Reforming the GRU

In the aftermath of the Georgia War last year, the Russian government made the decision to reform the military intelligence service (GRU). According to a recent report, the proximate cause for the reform was the perception that the GRU had failed to inform the minister of defense and other top officials about the possibility of a Georgian attack.

Since the forced retirement of the head of the GRU last year, the government has been entirely silent regarding the specifics of the reform. Speculation centers on cuts in personnel and a reduction in the GRU’s sphere of activity. Most significantly, the special forces were removed from the GRU’s jurisdiction last spring and reassigned to the military districts. As a result, the GRU is left as an agency focused exclusively on intelligence — including branches dedicated to signals intelligence, human intelligence, and analysis.

The report leaves open the question of whether these changes will increase the GRU’s effectiveness. There is no doubt, however, that the changes (combined with Korabelnikov’s resignation last spring) will lead to a significant reduction in the GRU’s political influence within the Ministry of Defense and in the government as a whole. It seems that the FSB is now close to victory in the long-running competition for power and influence between the civilian and military intelligence agencies.

Housecleaning at the Top

I have previously noted the extent to which Russian military reform was made possible by the removal of Yuri Baluyevsky, the previous chief of the General Staff, and a number of other top generals from key positions. Many other members of the military leadership resigned or were removed from their positions during the last year, in most cases because they opposed the reform. Elena Melnichuk and Vasilii Toropov have published some data on the extent to which the top staff of the Ministry of Defense have been replaced since Serdiukov’s appointment 2.5 years ago. According to their data, of the 50 top military commanders (including deputy ministers, heads of main directorates,  chief commanders, and chiefs of military districts) 44 have been replaced since February 2007.

The housecleaning began almost immediately, with the removals of Anatoly Mazurkevich, Chief of the Main Directorate for International Affairs, and Aleksey Moskovsky, Deputy Minister and Chief of Armament. By the end of 2007, the commanders of the Army, Air Force, and Navy had all been dismissed. All of these were accompanied by corresponding dismissals and transfers of their clients. The goal was to break the military high command’s resistance to radical changes in organizational structure and budgetary priorities. Through both statements at staff meetings and wide-ranging audits of various directorates, Serdiukov sought to spread the message that the widespread theft and corruption that his predecessor Sergey Ivanov could not stamp out would no longer be tolerated. As a clear sign of the seriousness of his anti-corruption effort, Serdiukov assigned the auditing tasks to people who had never worked in the military.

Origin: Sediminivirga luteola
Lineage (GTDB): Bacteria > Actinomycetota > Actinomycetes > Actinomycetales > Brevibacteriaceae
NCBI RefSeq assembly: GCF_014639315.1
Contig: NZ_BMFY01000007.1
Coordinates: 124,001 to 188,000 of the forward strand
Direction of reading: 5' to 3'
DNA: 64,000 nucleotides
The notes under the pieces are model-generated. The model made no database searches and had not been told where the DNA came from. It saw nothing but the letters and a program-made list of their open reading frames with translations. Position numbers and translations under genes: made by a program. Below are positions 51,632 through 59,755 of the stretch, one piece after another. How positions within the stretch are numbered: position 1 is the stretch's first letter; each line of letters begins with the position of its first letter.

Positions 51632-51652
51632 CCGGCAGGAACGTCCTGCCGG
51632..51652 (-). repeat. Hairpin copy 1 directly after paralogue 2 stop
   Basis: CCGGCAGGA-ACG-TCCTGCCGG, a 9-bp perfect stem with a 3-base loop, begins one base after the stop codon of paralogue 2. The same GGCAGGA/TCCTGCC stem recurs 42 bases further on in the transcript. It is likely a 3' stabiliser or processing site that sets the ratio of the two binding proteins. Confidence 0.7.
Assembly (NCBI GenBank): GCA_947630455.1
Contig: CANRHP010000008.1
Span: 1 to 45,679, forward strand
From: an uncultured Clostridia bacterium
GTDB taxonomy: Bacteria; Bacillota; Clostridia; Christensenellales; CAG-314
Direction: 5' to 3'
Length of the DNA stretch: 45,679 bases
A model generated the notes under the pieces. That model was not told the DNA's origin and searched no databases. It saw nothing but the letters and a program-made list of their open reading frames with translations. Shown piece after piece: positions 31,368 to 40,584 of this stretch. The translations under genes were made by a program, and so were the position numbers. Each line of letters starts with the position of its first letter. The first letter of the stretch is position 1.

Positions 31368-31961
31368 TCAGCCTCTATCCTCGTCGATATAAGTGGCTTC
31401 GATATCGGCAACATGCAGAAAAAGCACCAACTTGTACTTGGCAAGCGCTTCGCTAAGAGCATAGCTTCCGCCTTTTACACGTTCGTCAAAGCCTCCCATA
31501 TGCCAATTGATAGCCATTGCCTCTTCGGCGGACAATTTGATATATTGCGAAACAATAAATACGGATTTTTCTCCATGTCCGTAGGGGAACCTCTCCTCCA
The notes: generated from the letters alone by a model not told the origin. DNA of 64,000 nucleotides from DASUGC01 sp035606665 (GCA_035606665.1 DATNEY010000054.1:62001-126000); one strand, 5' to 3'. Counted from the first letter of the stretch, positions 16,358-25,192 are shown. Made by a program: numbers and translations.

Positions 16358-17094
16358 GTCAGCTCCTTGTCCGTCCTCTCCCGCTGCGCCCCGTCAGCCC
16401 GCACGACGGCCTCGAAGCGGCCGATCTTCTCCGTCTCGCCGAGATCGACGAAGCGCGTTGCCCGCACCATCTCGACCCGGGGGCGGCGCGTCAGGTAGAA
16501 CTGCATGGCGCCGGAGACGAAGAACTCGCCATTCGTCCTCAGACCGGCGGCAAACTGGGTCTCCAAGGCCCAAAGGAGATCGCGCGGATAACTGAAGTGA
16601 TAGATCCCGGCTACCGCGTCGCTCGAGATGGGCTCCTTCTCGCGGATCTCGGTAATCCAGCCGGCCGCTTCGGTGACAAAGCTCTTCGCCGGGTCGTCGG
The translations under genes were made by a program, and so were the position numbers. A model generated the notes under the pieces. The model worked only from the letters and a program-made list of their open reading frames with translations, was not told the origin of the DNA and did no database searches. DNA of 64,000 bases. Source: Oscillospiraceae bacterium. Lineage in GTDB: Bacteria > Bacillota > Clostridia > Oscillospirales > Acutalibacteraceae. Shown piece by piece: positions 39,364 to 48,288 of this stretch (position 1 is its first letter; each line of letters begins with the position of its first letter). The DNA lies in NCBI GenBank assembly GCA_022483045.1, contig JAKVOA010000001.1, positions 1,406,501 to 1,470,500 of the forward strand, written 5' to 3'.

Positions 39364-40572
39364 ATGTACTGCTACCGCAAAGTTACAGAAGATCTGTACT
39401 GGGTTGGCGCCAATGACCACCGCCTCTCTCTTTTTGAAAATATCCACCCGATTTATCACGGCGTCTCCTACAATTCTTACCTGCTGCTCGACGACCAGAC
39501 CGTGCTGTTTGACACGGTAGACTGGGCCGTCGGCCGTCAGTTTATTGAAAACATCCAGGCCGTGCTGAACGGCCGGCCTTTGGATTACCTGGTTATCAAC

While Serdiukov rapidly cleaned house in the Ministry and in the services, he was not immediately able to break the power of the military General Staff. Although he sought to replace Baluyevsky virtually from the start of his tenure, Baluyevsky was strong enough to prevent his removal for well over a year, while frequently expressing opinions critical of Serdiukov’s positions. Eventually, it became clear that radical reform could not proceed while traditionalists such as Baluyevsky remained in positions of power in the General Staff, which in the structure of the Russian military was responsible for, among other things, strategic planning.  In June 2008, Baluyevsky was replaced with the much more pliable Nikolai Makarov, who has since taking the job shown himself to be a strong supporter of Serdiukov’s actions. Once this change had been made, all was ready for the implementation of radical reform, which began the following October.

Another round of dismissals and resignations followed in the wake of the commencement of reform, including in April 2009 the long-rumored departure of Deputy Defense Minister Liubov Kudelina, who had been brought in by Sergei Ivanov to run the ministry’s finances and had stayed on after his departure. According to one source, her departure was caused by her disapproval of the way some aspects of the reform were being conducted, though other sources have noted that Serdiukov had long wanted her gone, seeing her as a rival for financial control of the ministry.

Around the same time, another round of generals were also asked to retire, including Valerii Evtukhovich, the commander of the airborne troops, the commanders of the Moscow and Far Eastern military districts and, most significantly, Valentin Korabelnikov, the head of military intelligence (GRU). The latter was removed because he opposed the GRU’s reassignment from the General Staff to the Defense Ministry proper and efforts to remove special forces units from the GRU’s jurisdiction.

In the end, these firings, retirements, and resignations allowed the minister and his supporters in the Defense Ministry to create an unprecedented situation. All of the top military officers are now either fully in favor of the reform or, at the very least, silent about their opposition. The conflict between the ministry and the General Staff, which has been a constant part of the Russian military’s disfunction since the late 1990s, is no more; the general staff have been vanquished and no longer have any political clout. This has made both the rollout of the reform and its continued implementation despite trying political circumstances possible. Success will depend on keeping military bureaucrats from quietly sabotaging the effort and keeping the rank and file from openly expressing their fear and discontent.